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var cache = [];
cache[0] = "0";
cache[1] = "1";
cache[2] = "2";
cache[3] = "3";
cache[4] = "4";
cache["r"] = "r";
for(key in cache){
    else cache.splice(key,1); // cache.splice(key) is working fine, ***

Question : in line *** Why splice(key) is working fine (Deleting All Elements with Numeric Index) and splice(key,1) not working fine (Not Deleting Elements with Numeric index). Even i have tried

splice(key,1) // Not working as splice(key)
splice(key--,1) // Even not working as splice(key)
splice(key,0) // not deleting any thing

You can copy and paste code in Firebug console for testing.

share|improve this question
Can you clarify "not working"? What happens when you try the code, and how does it differ from what you expect? Do you get any error message? –  Guffa Jul 2 '13 at 15:40
splice function delete element from array. Its should delete all element with numeric index but its removing few one –  Wasim Jul 2 '13 at 17:33
so splice expects me to provide a numeric index, so (n,x) mean start from numeric index n and remove x values after index n. if n is not numeric but a key then no need of x. So it work fine x is removed. –  Wasim Jul 21 '13 at 6:49
No, it doesn't work without an index. If you only specify one parameter, that is used as the index, and it will remove all items to the end of the array. If you use the method with a key instead of an index and it seems to work, that is just a coincidence because the specific values that you used happened to give the same result. –  Guffa Jul 21 '13 at 12:55

3 Answers 3

It's not working because you are removing items from the array whil looping through the keys. When you remove an item, it will rearrange the other items depending on how the array is implemented internally, and you end up with a loop that doesn't iterate over the keys that you expect.

When I try it in Firefox, it only iterates over the keys 0, 1, 2 and r. Removing items while iterating makes it skip 3 and 4. The splice itself works fine, but it affects the loop so that some items are simply not in the iteration.

As you are actually looking for the indexes in the array by skipping non-numerical keys, you can just loop through the indexes instead. By looping through them backwards, you don't get the problem with the array changing while you loop through it:

var cache = ["0", "1", "2", "3", "4"];
cache.r = "r";
for (var i = cache.length - 1; i >= 0; i--) {
    cache.splice(i, 1);

Demo: http://jsfiddle.net/CguTp/1/

share|improve this answer
removing in reverse is a good idea but i am using associative array. you deserve –  Wasim Jul 2 '13 at 18:23
my question is why splice(key,1) is not working on same place where splice(key) is working very fine. –  Wasim Jul 2 '13 at 18:24
@Wasim: Using splice(key) doesn't work, it only gives the same result in this case, as the code is attempting to removing all the items. It will remove all items from the array in the first iteration, it will not remove one item at a time. –  Guffa Jul 2 '13 at 21:37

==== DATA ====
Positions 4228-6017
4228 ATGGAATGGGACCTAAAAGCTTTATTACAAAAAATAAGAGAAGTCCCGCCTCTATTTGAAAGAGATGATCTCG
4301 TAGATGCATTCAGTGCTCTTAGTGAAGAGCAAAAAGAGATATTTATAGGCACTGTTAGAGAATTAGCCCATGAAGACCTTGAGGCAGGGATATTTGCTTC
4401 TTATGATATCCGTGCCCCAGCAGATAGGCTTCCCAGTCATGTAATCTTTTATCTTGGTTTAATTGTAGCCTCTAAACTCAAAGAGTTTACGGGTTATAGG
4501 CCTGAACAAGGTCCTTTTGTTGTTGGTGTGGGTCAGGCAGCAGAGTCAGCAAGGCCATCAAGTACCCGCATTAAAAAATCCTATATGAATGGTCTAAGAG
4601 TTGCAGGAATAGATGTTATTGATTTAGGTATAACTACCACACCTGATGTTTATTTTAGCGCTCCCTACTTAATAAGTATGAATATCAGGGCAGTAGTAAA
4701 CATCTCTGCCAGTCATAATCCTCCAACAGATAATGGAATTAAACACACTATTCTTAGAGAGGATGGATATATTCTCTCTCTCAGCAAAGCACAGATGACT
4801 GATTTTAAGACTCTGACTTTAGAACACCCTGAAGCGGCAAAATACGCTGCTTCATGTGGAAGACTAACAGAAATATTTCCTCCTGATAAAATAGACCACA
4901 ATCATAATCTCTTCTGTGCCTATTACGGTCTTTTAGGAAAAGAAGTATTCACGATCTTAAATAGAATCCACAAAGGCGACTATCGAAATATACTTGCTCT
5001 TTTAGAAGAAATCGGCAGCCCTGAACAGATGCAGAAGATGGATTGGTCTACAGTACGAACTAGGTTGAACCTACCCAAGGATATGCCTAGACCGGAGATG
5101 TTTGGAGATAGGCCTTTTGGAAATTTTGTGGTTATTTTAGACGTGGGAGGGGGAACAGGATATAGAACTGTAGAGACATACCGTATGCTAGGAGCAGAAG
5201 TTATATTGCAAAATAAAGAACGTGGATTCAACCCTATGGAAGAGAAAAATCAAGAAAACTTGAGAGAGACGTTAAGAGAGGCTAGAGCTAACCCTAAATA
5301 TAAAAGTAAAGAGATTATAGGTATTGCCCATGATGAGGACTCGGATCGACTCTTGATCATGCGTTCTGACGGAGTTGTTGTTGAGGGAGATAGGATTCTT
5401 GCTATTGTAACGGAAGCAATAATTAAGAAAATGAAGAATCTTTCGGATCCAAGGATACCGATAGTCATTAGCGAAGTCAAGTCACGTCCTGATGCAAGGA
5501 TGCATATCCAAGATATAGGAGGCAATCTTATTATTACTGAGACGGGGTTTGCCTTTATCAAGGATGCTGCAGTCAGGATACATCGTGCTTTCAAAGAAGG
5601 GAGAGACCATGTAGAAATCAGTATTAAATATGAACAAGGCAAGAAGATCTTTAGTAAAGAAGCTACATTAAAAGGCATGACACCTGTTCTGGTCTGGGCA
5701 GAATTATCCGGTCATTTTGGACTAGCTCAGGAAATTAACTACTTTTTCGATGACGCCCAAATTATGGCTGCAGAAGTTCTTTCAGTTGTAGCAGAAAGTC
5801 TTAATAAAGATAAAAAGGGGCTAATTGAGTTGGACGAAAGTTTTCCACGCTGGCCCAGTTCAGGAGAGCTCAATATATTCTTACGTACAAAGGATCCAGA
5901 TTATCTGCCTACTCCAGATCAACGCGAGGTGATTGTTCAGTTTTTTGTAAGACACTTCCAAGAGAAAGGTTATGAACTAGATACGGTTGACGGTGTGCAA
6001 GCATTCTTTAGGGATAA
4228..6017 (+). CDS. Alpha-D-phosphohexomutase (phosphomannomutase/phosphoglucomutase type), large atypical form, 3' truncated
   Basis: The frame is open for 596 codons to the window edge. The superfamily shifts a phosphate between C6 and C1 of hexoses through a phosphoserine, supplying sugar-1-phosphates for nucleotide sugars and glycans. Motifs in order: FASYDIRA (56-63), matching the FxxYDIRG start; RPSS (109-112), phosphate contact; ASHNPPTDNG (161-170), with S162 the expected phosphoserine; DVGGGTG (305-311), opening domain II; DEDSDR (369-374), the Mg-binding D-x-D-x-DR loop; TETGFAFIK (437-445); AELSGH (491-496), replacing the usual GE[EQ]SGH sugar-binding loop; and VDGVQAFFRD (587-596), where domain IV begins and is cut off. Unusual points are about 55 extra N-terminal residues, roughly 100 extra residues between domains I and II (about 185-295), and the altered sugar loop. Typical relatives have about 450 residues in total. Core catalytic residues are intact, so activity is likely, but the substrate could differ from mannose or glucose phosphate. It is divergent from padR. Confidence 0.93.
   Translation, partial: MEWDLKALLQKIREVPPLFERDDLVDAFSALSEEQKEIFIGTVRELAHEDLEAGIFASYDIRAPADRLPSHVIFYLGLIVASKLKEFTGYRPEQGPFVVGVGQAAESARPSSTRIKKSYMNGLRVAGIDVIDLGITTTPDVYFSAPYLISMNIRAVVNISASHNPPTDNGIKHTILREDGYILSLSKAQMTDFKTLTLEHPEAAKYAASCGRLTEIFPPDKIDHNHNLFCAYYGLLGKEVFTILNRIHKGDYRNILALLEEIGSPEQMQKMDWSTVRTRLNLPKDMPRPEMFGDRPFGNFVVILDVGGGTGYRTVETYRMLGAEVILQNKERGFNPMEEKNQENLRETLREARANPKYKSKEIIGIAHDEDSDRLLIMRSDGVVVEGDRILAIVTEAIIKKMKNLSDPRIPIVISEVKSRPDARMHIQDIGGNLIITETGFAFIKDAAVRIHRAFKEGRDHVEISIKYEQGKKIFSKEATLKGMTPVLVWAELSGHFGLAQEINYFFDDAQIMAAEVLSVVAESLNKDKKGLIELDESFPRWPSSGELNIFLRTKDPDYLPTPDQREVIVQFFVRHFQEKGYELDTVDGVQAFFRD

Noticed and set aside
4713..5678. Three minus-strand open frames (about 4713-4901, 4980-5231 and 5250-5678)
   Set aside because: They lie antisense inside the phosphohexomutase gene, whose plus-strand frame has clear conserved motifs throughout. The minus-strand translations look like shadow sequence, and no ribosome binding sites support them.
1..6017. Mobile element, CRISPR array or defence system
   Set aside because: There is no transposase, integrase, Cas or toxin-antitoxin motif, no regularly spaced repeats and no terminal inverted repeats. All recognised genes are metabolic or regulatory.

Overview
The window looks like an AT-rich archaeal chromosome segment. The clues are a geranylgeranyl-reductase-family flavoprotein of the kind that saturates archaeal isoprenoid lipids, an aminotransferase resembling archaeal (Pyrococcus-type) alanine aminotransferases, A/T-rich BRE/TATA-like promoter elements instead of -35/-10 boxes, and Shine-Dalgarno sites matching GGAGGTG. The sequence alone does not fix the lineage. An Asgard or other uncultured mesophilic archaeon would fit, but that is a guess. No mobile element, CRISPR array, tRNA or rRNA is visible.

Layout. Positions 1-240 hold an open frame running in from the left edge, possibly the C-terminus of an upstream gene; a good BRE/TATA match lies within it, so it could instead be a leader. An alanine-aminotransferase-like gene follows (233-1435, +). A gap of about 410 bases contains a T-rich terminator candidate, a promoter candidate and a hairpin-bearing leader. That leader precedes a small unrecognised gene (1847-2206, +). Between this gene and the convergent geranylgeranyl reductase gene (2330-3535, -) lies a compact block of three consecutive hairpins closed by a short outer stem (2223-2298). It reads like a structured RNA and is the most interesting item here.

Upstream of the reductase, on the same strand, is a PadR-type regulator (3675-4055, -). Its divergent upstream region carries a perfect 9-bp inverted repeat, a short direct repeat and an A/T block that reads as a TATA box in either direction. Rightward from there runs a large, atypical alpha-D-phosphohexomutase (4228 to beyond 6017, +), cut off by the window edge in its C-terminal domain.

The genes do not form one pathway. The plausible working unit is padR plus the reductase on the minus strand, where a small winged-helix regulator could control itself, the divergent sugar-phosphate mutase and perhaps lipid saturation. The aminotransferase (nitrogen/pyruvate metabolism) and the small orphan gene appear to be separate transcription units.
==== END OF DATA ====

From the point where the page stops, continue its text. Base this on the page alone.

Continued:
1) cache["r"] = "r"; does not add an element to your array, it adds a property to the cache object

To initialize an array you can use some thing like

var cache = ["0", "1", "2", "3", "4", "r"];


var cache = new Array();

Since your cache object is not an array, you cannot expect splice to behave as it would for an array.

2) splice expects an index as the first argument, not a key

see http://www.w3schools.com/jsref/jsref_splice.asp

So you could use this to remove all numeric values:

for (var i = 0; i < cache.length; i++) {
        if (!isNaN(cache[i])) {
            cache.splice(i, 1); // cache.splice(key) is working fine, ***
share|improve this answer
key or index is same in my case. i am handling associative array of javascript, not numeric array. Please search google for associative array and JSON to learn more :) –  Wasim Jul 2 '13 at 17:31
According to the answer to this question stackoverflow.com/questions/948894/… then you can use delete instead of splice, that doesn't answe why splice(key,1) doesn't work, but apparently its the proper way to delete from a string indexed array –  Eric Beaulieu Jul 2 '13 at 17:56
After researching associative arrays, I stand by my answer. Since cache is not an array, you cannot expect splice to behave like it is. –  Eric Beaulieu Jul 2 '13 at 18:13
delete is for JSON object not for JS array actually –  Wasim Jul 2 '13 at 18:17
exactly, delete is for a JSON object, your cache object is a JSON object, not an array –  Eric Beaulieu Jul 2 '13 at 20:01
up vote 0 down vote accepted

Splice expects first index as numeric,

splice(n,x); //n and x are numeric here  

It will start removing values from array starting at index n and remove x values after index n.

Now if n is not numeric but a key then no need of x because x can move pointer forward in a numeric-indexed array only not associative array. So removing x from splice(n,x) will make function similar to splice(key) etc and so it will work fine.

share|improve this answer
I'm looking for a good way to remove elements from an associative array as well. According to this answer, this should work, however, as seen in the console, it does nothing to the associative array. Using delete will work, as in this example (although the .length property seems to function abnormally). –  JVE999 Jun 26 at 18:07
splice(key) should work and splice(key,x) will not work. Just remove second parameter from splice function. –  Wasim Jun 26 at 18:40
what answer you found correct, let me check if that is better answer then i will select that one. –  Wasim Jun 26 at 18:41

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